Pharmacy Staff Mobilizes to Care for Hundreds of Patients
Editor’s Note: After Hurricane Sandy flooded the lower floors of Bellevue Hospital Center, N.Y., with 10 million gallons of water, rendering the fuel pumps for the center’s back-up generators useless and many of the nursing units without power, the nation’s oldest public hospital was forced to do something no one in its 276-year history ever anticipated: Evacuate or discharge every single patient. Michael Blumenfeld, R.Ph., M.B.A., director of pharmacy services, spoke with InterSections about the days leading up to the evacuation and the challenges the pharmacy team faced.
Q. How did the pharmacy staff prepare for the storm?
We began planning as soon as we were aware that the storm was on its way. We knew we had to ensure that we had enough medications and staff to get through three or four days of intense weather. I contacted our wholesale representative and arranged to have our usual Monday delivery on Sunday. Our assistant director in purchasing also had been ordering supplies through the week, which supplemented the Sunday delivery.
In addition to our regular staff, about 20 pharmacists and 14 pharmacy technicians made themselves available to help during the storm. There were two sets: Those who lived close by and could walk to the hospital, and those who had to take refuge in the hospital on cots. They knew that once they were here, they were here for the duration.
Q. What were your procedures during the storm?
We operated in shifts, with six hours of sleep each. The management team slept in offices in the chairs for an hour or two a night. We had power for the first 24 hours, Sunday into Monday, and then on Monday, the lights went out. The emergency power wouldn’t come up. Most of the circuits just weren’t operational.
Our staff managed to find a working outlet in one of the clinical offices. With extension cords from our engineering department, we jerry-rigged four computers, which were manned by rotating pharmacy staff to verify orders and review patient profiles. Once the phones went out, orders would go from the office carried by teams of people. We had technicians going around the pharmacy with flashlights pulling the drugs. Then, teams of volunteer runners would bring the meds to the floors.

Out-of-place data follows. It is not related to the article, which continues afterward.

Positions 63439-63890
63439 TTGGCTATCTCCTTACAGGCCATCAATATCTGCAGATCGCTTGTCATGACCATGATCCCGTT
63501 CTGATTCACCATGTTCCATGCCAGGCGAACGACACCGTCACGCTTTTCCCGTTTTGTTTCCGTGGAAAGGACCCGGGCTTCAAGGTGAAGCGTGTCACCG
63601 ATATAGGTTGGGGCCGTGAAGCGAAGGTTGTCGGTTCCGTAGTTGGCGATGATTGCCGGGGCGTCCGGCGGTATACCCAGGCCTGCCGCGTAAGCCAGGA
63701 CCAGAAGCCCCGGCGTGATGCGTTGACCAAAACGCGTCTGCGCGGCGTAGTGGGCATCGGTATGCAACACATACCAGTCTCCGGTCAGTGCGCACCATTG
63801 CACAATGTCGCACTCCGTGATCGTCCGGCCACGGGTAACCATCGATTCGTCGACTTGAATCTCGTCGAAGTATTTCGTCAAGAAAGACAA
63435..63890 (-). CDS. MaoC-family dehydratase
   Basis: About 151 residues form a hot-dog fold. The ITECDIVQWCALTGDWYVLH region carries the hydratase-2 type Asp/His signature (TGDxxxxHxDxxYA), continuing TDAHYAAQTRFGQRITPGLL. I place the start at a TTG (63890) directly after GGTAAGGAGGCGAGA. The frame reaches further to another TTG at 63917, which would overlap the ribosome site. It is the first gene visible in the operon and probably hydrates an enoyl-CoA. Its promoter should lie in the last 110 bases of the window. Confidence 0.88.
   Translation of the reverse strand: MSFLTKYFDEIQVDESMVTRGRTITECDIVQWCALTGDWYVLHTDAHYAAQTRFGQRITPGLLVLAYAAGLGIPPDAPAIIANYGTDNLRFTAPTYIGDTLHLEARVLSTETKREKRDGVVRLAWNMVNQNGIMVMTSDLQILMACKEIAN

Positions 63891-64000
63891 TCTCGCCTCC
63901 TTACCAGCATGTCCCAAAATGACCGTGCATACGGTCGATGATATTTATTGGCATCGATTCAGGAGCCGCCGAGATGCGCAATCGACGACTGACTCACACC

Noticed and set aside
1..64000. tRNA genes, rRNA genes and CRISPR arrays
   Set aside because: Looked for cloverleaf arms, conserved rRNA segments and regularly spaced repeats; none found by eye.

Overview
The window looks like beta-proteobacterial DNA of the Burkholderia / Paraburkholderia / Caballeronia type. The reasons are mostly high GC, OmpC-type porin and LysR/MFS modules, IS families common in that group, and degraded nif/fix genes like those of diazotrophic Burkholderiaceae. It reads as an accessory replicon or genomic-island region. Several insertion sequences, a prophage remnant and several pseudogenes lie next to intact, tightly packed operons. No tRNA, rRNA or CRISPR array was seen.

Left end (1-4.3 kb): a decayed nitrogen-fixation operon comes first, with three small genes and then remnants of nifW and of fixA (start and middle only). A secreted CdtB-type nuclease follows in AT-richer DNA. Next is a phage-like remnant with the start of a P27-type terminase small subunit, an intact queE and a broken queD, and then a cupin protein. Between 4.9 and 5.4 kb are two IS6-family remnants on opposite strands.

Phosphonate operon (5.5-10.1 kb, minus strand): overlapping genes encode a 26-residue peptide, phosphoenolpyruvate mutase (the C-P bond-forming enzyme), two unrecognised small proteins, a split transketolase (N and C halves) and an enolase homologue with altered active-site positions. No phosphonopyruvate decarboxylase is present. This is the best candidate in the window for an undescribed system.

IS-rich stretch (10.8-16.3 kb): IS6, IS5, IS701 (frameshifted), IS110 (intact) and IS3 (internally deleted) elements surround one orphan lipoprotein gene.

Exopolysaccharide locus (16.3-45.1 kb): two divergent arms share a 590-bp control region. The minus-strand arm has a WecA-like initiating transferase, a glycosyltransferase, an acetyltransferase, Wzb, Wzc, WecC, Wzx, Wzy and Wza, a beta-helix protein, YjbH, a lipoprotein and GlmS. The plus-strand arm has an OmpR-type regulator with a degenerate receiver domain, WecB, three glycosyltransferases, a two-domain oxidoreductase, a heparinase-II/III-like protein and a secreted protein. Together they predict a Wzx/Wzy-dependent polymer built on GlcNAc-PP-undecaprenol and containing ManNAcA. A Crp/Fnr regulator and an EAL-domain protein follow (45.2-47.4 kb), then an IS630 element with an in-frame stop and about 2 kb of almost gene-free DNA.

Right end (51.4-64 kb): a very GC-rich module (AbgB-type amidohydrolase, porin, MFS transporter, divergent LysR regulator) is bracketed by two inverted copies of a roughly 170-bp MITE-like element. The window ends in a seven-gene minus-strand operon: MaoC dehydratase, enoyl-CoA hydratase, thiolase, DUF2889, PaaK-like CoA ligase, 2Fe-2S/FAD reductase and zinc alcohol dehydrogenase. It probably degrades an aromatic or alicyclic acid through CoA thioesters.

We closed our satellite pharmacies and deployed pharmacists to critical care and most med-surg specialty areas. They communicated through runners or came to the pharmacy to get the medications themselves. There was not one day when they didn’t manage. Many of them worked 16 to 20 hours per day. I had to send staff away to sleep for fear they were too tired to work.
Q. What happened during the evacuation that Wednesday?
First, we discharged patients who were ready to go home. For the rest we provided five-day doggie bags of their medications to make sure the continuum of care wouldn’t be interrupted. We knew other facilities may not have had the same formularies and would need time to either borrow medications from us or purchase them from their distributors.
By Thursday evening, all patients were out of the hospital, down from a patient census of more than 700. As we left on Friday, I passed people with tears in their eyes. For the first time in 276 years, Bellevue had no patients.
Q. Do you have any words of advice for other pharmacists or pharmacy directors regarding disaster preparedness or functioning during a disaster?
Take the advisories seriously. Look at it from every point of view. Most disaster plans are along the lines of “if this fails, then we do that, and if that fails, then we do this.” Make sure that your plans work with a complete failure of all your systems. It doesn’t sound possible, but we lost everything.
Think of what would happen if patients had to be transferred out. How will you ensure the continuum of care? If you decide to send doggie bags, how many days will they cover? How will you communicate with other facilities? Have the discussion once a year, whether you live in a disaster-prone area or not.
–By Terri D’Arrigo